Sunday

21st Jul 2019

Monti and Draghi under fire in Italian bank scandal

  • Monte Paschi is the oldest bank in the world, founded in 1472. (Photo: Chad Palomino)

A bank scandal has flared up in Italy one month ahead of elections, with questions raised about European Central Bamk (ECB) chief Mario Draghi's role in overlooking the case and PM Mario Monti using taxpayer money to bail out the bank.

Banca Monte dei Paschi di Siena, the world's oldest bank and Italy's third largest lender, is facing over €700 million in losses after its new management found hidden financial transactions gone bad dating back to 2006-2009, which had been kept secret from regulators.

Read and decide

Join EUobserver today

Support quality EU news

Get instant access to all articles — and 18 year's of archives. 30 days free trial.

... or join as a group

Monti, who is seeking a second mandate as Prime Minister next month, is now being accused by his rival Silvio Berlusconi of having levied extra taxes only to save a rotten institution.

Monte dei Paschi got a first bailout during Berlusconi's term as Prime Minister but filed for more government aid of €500 milllion last year, bringing the total cost of the rescue to €3.9 billion.

One of the hidden deals was with Deutsche Bank and was called "Project Santorini." It provided Monte Paschi with a €1.5 billion loan designed to cover losses from an older trade with the German bank. Bloomberg news agency saw documents indicating Deutsche Bank made €60 million in profit out of the situation.

The German bank was itslef convicted of fraud last month in a separate case on selling bad financial products to the city of Milan.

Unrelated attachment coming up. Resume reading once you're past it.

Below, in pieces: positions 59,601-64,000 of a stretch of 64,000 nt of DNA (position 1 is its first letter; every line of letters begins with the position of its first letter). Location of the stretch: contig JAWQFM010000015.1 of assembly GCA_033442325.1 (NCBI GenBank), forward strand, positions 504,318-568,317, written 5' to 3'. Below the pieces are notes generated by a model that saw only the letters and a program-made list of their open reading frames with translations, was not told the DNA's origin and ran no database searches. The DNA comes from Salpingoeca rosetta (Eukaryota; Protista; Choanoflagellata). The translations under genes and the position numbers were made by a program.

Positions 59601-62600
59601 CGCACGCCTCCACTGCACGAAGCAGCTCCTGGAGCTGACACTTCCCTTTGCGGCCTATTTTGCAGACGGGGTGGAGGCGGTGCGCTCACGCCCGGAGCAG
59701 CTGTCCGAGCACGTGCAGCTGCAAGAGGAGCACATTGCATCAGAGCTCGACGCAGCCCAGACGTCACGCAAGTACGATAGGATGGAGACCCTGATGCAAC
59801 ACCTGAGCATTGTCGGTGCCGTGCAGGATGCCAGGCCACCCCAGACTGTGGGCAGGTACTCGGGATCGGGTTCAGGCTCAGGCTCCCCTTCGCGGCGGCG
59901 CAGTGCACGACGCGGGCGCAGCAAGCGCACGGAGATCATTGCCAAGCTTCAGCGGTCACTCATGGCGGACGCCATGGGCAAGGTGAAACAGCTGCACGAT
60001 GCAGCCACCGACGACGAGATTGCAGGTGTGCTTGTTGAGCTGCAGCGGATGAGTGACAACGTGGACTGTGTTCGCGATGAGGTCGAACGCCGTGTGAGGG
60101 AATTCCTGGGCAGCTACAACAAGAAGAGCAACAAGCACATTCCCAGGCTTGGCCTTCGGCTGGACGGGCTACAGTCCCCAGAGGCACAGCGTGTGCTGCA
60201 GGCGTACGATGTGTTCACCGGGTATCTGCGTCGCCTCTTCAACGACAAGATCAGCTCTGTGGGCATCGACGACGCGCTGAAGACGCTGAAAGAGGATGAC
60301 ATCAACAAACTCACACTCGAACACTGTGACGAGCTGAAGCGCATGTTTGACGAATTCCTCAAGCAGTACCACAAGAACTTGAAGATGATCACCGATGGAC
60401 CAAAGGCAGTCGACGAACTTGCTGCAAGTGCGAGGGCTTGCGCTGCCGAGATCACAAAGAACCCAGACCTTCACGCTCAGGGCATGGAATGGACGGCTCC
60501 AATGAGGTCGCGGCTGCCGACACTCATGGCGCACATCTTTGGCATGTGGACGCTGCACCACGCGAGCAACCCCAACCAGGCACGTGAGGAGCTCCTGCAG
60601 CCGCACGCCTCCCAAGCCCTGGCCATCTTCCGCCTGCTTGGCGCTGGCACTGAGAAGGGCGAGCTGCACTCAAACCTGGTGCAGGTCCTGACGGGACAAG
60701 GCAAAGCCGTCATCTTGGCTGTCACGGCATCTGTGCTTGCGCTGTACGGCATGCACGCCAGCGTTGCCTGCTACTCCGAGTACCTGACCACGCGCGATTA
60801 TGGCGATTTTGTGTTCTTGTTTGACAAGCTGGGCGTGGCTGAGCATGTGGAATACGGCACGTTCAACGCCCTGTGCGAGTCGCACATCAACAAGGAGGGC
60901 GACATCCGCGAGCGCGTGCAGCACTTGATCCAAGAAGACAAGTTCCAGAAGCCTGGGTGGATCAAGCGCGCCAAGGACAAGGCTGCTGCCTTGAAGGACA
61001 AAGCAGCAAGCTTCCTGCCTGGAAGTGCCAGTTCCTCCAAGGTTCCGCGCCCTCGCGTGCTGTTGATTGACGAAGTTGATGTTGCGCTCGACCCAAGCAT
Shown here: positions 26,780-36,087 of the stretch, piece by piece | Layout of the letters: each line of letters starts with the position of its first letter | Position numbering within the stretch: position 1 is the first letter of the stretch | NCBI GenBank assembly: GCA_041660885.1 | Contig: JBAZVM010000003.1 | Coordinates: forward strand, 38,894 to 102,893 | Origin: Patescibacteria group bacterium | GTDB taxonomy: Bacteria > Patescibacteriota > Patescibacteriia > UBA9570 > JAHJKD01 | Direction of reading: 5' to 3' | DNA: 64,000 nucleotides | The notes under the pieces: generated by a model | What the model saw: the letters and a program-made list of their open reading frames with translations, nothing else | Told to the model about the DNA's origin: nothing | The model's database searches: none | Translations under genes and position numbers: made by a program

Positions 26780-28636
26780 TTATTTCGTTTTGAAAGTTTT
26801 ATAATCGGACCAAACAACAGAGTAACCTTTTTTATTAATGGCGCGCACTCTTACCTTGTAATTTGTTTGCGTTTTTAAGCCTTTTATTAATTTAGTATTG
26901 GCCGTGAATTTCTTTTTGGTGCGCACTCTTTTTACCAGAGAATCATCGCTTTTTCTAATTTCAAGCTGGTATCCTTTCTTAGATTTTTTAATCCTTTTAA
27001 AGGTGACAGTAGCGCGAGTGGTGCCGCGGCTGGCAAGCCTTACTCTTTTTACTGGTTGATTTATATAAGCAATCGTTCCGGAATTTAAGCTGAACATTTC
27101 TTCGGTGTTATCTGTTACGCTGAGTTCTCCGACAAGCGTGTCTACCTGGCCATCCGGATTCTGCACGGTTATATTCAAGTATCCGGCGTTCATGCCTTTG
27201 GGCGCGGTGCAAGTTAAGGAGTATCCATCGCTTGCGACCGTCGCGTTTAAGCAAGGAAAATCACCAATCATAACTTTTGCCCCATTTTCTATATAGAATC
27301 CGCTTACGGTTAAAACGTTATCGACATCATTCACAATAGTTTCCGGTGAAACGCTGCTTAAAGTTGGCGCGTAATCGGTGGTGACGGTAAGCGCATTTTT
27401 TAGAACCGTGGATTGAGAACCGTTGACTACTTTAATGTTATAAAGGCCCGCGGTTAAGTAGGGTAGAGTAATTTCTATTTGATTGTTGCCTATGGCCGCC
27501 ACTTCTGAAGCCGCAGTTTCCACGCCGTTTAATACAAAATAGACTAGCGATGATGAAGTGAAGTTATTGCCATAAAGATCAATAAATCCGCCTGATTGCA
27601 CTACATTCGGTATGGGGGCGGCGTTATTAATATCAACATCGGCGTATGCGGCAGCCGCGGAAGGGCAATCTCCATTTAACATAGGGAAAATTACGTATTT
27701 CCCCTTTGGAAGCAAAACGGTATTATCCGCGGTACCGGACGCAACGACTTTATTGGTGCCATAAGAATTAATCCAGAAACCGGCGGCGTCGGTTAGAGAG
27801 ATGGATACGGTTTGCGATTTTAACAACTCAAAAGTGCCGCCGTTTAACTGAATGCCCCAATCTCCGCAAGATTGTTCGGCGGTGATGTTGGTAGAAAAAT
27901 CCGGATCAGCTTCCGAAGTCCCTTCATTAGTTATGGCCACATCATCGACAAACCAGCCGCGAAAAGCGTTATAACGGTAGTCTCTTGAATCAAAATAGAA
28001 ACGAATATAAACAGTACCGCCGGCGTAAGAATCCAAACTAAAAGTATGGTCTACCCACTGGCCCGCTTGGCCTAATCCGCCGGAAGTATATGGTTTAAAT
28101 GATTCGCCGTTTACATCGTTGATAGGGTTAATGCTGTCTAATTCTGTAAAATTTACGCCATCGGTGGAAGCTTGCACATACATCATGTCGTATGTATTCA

Speaking in Davos on Thursday (24 January), Monti said the bailout will be delayed pending a further review of the Monte Paschi's accounts.

"The subscriptions of those financial tools hasn't happened yet, among other reasons because the needed conditions for the operation to be completed haven't been met yet," he told a press conference.

He dismissed the accusations of him levying taxes to save the bank as "complete fantasy."

The bank has also complained that politicians are "exploiting" the situation.

Draghi in the firing line

Mario Draghi has also come under fire because he was at the time chairing Italy's central bank which was in charge of supervising trades, such as the Monte Paschi transactions.

Former economy minister Giulio Tremonti tweeted on Wednesday that it is "stupefying" that Draghi failed to discover or prevent the dodgy dealings.

Italy's acting economy minister Vittorio Grilli also told press on Thursday the responsibility lies with the Draghu-era Bank of Italy, not with the current government.

"It wasn't us that did the controlling. On the checks, all I will say is that it is the responsibility of the Bank of Italy," he said.

Meanwhile, Berlusconi's centre-right party is trying to drag the centre-left opposition - the pollsters' favourite to win the upcoming elections - into the mud.

The bank, founded in 1472, has its headquarters in the Tuscany region controlled by the center-left PD party.

"Monte Paschi is close to collapse. This is an example of how the left would govern the country," said Angelino Alfano, one of Berlusconi's deputies.